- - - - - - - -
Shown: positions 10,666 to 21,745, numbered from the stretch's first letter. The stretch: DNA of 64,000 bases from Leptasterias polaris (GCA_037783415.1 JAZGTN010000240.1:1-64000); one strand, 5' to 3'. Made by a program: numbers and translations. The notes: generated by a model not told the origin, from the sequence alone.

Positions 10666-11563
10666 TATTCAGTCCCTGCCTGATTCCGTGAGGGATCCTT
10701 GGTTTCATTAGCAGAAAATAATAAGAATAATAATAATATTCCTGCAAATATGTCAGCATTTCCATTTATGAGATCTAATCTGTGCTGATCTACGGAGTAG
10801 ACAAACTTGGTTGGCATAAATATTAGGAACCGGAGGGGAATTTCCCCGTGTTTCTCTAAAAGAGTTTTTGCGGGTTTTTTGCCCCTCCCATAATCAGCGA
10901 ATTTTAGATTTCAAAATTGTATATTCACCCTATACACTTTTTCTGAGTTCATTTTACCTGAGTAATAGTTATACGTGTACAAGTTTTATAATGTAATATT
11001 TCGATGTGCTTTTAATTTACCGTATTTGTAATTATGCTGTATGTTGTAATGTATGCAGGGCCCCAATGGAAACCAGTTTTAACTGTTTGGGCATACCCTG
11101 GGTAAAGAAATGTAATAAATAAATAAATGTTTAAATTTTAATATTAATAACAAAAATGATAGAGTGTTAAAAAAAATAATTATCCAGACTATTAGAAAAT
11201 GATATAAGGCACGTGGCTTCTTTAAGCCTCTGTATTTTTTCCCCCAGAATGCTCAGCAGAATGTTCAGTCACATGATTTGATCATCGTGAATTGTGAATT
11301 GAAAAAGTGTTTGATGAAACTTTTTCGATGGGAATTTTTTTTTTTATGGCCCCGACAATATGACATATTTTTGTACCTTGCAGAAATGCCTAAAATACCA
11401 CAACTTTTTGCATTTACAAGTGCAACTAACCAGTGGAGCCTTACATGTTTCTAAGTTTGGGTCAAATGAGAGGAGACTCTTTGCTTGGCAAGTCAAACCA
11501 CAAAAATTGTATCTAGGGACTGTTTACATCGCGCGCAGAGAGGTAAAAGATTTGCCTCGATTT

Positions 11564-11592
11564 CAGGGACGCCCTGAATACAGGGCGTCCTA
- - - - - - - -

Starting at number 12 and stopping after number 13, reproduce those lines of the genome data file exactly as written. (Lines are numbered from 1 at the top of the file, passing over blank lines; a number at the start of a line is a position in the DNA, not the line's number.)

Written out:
11501 CAAAAATTGTATCTAGGGACTGTTTACATCGCGCGCAGAGAGGTAAAAGATTTGCCTCGATTT

Positions 11564-11592